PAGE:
As many of you have heard, the Los Angeles Police Department (LAPD) announced this week that they have ended their “historic” rape kit backlog of 6,132 kits, resulting in at least 300 new arrests. This is a significant milestone in the work to reform rape kit testing in Los Angeles city.
For the past three years, advocates in Los Angeles and nationally have worked together to end the LAPD’s rape kit backlog, and the news this week that the historic backlog has been tested is an accomplishment that sets up Los Angeles to be considered a model for the rest of the country.
Joyful Heart is pleased to have played a part in this reform along with a number of local and national organizations including Peace Over Violence, the UCLA-Santa Monica Rape Treatment Center and Human Rights Watch. Last year, we placed calls and wrote letters to Los Angeles Mayor Antonio Villaraigosa and then-Los Angeles Police Chief William Bratton to encourage them to find the resources necessary to outsource all of the testing of the historic backlog, increase crime lab staff, and better track rape kit testing results. When Law & Order: SVU featured the rape kit backlog in the third episode of its twelfth More >
Late last week, there was considerable coverage in the L.A. press about the current state of the backlog of untested rape kits in Los Angeles County. LAPD Chief Charlie Beck was honored Friday by the California Forensic Science Institute for his efforts on the issue.
According to an Los Angeles Times, local law enforcement has announced that “it has made considerable progress analyzing DNA evidence from thousands of rapes and sexual assaults that had been left untested.” The article continues:
In late 2008, Beck’s predecessor, William Bratton, under pressure from victim advocate groups, tasked Beck with getting a handle on the thousands of pieces of evidence that had languished untouched in police storage freezers for years.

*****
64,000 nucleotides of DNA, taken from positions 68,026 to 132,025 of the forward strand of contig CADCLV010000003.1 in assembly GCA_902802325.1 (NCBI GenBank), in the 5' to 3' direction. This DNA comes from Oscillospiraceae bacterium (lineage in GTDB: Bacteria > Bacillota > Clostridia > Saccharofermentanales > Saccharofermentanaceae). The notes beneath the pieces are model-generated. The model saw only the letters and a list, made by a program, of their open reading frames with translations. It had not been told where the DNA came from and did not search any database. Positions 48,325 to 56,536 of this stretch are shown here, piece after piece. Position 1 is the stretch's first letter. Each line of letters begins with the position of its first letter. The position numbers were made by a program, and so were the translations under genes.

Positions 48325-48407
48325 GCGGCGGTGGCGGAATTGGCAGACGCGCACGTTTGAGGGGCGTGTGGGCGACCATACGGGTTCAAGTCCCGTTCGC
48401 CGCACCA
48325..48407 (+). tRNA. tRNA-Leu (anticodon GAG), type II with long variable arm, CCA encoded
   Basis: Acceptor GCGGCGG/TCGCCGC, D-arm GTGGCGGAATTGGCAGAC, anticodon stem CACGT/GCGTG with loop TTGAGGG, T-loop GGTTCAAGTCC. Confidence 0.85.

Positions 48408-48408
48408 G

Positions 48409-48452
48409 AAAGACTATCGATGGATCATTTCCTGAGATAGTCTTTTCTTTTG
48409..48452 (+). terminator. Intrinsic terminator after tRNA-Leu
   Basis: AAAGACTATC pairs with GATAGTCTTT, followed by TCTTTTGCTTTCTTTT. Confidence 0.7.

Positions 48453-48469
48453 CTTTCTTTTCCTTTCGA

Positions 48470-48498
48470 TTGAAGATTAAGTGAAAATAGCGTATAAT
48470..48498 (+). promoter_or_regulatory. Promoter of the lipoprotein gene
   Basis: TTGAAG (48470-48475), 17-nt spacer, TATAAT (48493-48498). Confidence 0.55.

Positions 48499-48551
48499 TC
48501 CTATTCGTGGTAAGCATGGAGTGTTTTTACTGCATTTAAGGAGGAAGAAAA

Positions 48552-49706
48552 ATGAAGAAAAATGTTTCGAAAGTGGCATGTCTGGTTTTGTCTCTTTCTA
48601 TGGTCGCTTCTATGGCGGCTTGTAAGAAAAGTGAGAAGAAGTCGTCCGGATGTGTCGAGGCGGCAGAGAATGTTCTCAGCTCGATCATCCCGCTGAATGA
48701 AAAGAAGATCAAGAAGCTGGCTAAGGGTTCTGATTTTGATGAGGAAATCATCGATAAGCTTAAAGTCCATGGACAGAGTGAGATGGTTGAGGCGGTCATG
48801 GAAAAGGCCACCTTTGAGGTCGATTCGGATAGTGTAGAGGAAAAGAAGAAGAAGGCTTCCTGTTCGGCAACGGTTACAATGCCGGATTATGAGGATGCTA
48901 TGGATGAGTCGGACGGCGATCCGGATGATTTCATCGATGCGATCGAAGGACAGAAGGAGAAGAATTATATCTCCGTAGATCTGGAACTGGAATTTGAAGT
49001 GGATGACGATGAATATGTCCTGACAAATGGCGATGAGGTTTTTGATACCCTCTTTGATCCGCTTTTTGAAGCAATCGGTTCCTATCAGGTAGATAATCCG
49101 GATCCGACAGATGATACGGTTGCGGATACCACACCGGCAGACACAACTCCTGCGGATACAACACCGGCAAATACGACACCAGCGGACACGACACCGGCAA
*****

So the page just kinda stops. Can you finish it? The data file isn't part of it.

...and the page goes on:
Ultimately, the department counted 6,132 untested rape kits, which contain samples of semen, blood, hair or other DNA material collected from victims’ bodies and crime scenes. The Los Angeles County Sheriff’s Department announced it, too, had thousands of untested kits.
Both agencies committed themselves to clearing the backlogs and to test all viable rape kits going forward. The LAPD cobbled together funds from federal grants, public coffers and private donors to launch an aggressive push to outsource the evidence kits to private labs for testing.
At the same time, More >
One of our goals for the Backlog Blog is to help keep our wider community up-to-date on efforts to reduce the number of untested rape kits in localities all across the United States. From time to time, we’ll post news from around the country that highlights these efforts.
Yesterday, I came across an article in the San Francisco Examiner that discussed new legislation aimed to resolve the city’s backlog. Here’s one highlight from that article:
The Police Department would be required as part of its annual budget submission to report if it is meeting the goal of picking up rape kits within 72 hours of the reported incident, testing evidence within 14 days and testing other DNA evidence from the crime scene within a certain time frame, under proposed legislation.
I also found this quote from a local law enforcement official to be very heartening:
“Rape kits are the most valuable piece of evidence often in these cases. We support this 72-hour collection,” said Assistant Chief Denise Schmitt, who oversees the crime lab. She said the department has begun to meet that goal already.
Read the full article from the San Francisco Examiner.
And check back here on the Backlog Blog in the weeks ahead for More >